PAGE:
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Now we must get the coil pack harness out of the way. The whole harness is secured to the valve cover via small black clips. I have outlined the location of the clips below and took a close up to show you what they look like





With your finger, pry the clips away from the harness to release. With the harness loose you can move it out of the way and fold it up onto the intake manifold.

We are almost ready to remove the value cover. You want to make sure all of the wires are free and clear on the bottom and far side of the valve cover. See below how they are all tucked away from it



Next step is to remove all of the 10mm bolts holding the valve cover down. There are 15 bolts total securing the cover to the head. I have outlined them all below for reference



Grab your 10mm socket and go to work. Remove all 15 bolts securing the valve cover. The bolts will consist of a metal washer and rubber grommet. Make sure both come out with the bolt.



With all of the bolts removed we can now take the cover off. The cover might be sealed pretty good on there so you might have to give it a persuasive tug. Use the oil fill hole for leverage if needed



Shot of the head with the vale cover removed





Here is a shot of the old gasket. It is hard to tell in the picture but the old gasket was all dried out and cracking. Remove the old gasket and the spark plug seals.



New parts ready to be installed





Seat your new valve cover gasket and spark plug seats in the valve cover. You may way to run a bit of oil along the edge that is seated into the cover to lubricate it a bit.





Before we put the cover back on i recommend putting some Red RTV High Temperature silicone on where the half moon seals sit. It would not hurt to put a little bit of silicone where you suspect loans are prone to form.

Apply the RTV as shown below. Let the RTV sit for about an hour to seal properly before starting the car up



Now you can seat the valve cover back in place on the cylinder head.

Grab your new grommets and seat them in place for all of your valve cover bolts



Starting putting the valve cover bolts back on. I suggest tightening the bolts down in a star pattern to ensure equal pressure on all sides. Recommended Torque specs can be found below

Torque Specifications: 10nm

Center bolt secured





Shot of all the bolts tightened in place



At this point you can begin following this DIY in the reverse order to button everything back up. Here is a shot of everything with most of the stuff re-installed.



Hope this article has helped and motivated you guys to continue doing your own maintenance. Any questions please feel free to ask.

Last edited by joeycannoli; 10-08-2014 at 07:00 PM.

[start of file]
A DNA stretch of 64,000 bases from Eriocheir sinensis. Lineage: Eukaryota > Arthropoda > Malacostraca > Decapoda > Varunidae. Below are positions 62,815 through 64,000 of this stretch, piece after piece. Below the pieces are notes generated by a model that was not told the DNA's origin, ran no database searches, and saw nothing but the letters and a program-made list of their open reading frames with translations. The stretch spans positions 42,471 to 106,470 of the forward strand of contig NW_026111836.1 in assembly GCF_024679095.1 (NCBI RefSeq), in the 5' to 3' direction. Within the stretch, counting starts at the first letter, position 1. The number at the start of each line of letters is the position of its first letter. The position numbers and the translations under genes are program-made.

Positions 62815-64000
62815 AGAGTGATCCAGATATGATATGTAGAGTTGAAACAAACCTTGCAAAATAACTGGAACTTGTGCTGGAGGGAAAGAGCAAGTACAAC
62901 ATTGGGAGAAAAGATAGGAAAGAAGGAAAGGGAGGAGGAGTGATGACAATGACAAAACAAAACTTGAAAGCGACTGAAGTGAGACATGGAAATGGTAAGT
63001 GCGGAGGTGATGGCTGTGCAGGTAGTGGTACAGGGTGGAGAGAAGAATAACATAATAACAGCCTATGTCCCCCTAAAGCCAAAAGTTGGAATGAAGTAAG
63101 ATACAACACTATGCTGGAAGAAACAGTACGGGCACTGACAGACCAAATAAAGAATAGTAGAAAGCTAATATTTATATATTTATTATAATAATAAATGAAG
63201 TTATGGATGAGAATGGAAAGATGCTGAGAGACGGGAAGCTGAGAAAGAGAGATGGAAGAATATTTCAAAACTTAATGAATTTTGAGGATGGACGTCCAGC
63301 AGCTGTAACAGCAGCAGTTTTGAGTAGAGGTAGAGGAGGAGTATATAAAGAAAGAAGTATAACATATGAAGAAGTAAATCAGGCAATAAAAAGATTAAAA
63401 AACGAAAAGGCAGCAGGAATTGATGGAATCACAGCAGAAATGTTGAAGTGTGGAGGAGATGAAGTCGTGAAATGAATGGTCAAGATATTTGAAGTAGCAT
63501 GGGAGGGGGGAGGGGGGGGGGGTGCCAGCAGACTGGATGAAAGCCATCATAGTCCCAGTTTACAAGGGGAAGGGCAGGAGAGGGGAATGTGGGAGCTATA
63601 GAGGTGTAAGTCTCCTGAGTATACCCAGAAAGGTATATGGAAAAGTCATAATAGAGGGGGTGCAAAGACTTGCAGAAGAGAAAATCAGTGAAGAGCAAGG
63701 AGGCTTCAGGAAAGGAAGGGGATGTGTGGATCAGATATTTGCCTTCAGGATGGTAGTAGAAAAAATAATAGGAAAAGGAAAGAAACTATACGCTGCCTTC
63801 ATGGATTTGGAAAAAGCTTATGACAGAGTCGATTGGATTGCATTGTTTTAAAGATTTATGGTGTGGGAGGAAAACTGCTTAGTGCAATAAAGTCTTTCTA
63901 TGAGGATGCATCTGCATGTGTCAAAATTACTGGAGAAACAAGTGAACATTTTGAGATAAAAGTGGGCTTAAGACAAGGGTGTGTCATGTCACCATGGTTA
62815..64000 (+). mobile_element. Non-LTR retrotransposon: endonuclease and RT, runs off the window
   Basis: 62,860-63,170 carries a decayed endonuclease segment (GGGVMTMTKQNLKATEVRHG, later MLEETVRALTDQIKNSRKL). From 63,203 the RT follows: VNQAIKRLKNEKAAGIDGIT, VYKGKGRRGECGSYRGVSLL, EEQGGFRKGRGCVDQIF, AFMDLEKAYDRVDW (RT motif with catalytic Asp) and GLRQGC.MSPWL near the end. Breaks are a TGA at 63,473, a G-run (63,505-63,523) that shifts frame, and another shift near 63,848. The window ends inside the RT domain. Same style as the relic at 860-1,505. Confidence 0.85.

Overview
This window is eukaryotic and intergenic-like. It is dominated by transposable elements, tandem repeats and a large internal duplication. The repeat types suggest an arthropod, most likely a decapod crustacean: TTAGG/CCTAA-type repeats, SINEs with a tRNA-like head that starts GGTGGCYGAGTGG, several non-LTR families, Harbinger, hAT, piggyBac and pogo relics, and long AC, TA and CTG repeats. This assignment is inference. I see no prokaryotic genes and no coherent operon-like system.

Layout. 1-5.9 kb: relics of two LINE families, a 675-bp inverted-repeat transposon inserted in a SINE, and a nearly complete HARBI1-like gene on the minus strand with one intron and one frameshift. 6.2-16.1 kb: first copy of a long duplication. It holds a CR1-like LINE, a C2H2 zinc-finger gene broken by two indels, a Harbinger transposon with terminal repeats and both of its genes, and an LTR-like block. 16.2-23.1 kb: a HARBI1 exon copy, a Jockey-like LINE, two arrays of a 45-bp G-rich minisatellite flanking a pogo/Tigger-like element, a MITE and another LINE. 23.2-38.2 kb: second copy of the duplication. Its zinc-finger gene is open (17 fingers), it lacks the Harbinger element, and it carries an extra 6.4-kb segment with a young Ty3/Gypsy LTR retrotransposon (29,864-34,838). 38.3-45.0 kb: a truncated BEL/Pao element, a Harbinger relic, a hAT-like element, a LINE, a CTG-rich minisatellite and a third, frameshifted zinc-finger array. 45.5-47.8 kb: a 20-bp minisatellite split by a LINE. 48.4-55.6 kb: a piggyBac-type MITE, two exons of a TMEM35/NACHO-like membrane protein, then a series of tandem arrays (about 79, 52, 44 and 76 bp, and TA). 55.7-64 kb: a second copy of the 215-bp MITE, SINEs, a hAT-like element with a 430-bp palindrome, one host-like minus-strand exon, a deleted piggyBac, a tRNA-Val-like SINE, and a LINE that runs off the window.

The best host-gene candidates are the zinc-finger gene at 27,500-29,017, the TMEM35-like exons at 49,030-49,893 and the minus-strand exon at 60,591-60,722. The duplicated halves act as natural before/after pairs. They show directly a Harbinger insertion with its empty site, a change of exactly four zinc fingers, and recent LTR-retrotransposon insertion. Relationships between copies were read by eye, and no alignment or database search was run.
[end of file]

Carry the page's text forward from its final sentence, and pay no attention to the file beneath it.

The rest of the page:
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Old 11-14-2011, 05:46 PM   #3
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I've used this image (courtesy of Beisan systems) for where to apply RTV, which includes both seams where the vanos meets the head:



In a similar manner, this is how BMW says to apply it at the half moons and seams:





There's a typo .... original says "Now you can seat the valve cover back in place on the cylinder hear." Probably meant cylinder head.
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Old 11-15-2011, 01:29 AM   #4
joeycannoli
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Thanks for the pictures on the RTV application. I used a little bit more just to make sure. Don't want this bad boy to leak anytime soon.

Also thanks for the heads up on the typo
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Old 11-15-2011, 11:36 PM   #5
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"TOOLS NEEDED:
Flat Head Screwdriver
3/4 Ratchet
3/4 Extensions (6"+)"

I'm sure you meant 3/8" drive and not 3/4". Nice write up!
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Old 12-01-2011, 02:15 PM   #6
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bumping this as i'm doing it tomorrow
would love to do the vanos seals while im in there but still to intimidated
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Old 12-01-2011, 06:47 PM   #7
Sansho
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The seals are not difficult to do, but it is somewhat involved. The step-by-step instructions on the Beisan Systems site are very good.
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Old 12-13-2011, 12:22 AM   #8
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excellent post really came in handy . Big ups .
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Old 12-13-2011, 01:42 AM   #9
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Nice write up!
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I can help with
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Need an RTAB tool? Or clutch fan and water pump tools? PM me.
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Old 12-13-2011, 04:51 AM   #10
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Thanks for the writeup
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Old 12-15-2011, 06:33 PM   #11